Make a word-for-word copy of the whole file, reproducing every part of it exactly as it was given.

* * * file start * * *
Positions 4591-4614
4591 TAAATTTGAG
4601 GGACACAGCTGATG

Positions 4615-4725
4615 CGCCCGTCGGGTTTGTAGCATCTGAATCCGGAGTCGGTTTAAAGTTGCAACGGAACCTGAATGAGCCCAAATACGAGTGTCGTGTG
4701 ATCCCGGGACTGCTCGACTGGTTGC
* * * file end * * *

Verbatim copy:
Positions 4591-4614
4591 TAAATTTGAG
4601 GGACACAGCTGATG

Positions 4615-4725
4615 CGCCCGTCGGGTTTGTAGCATCTGAATCCGGAGTCGGTTTAAAGTTGCAACGGAACCTGAATGAGCCCAAATACGAGTGTCGTGTG
4701 ATCCCGGGACTGCTCGACTGGTTGC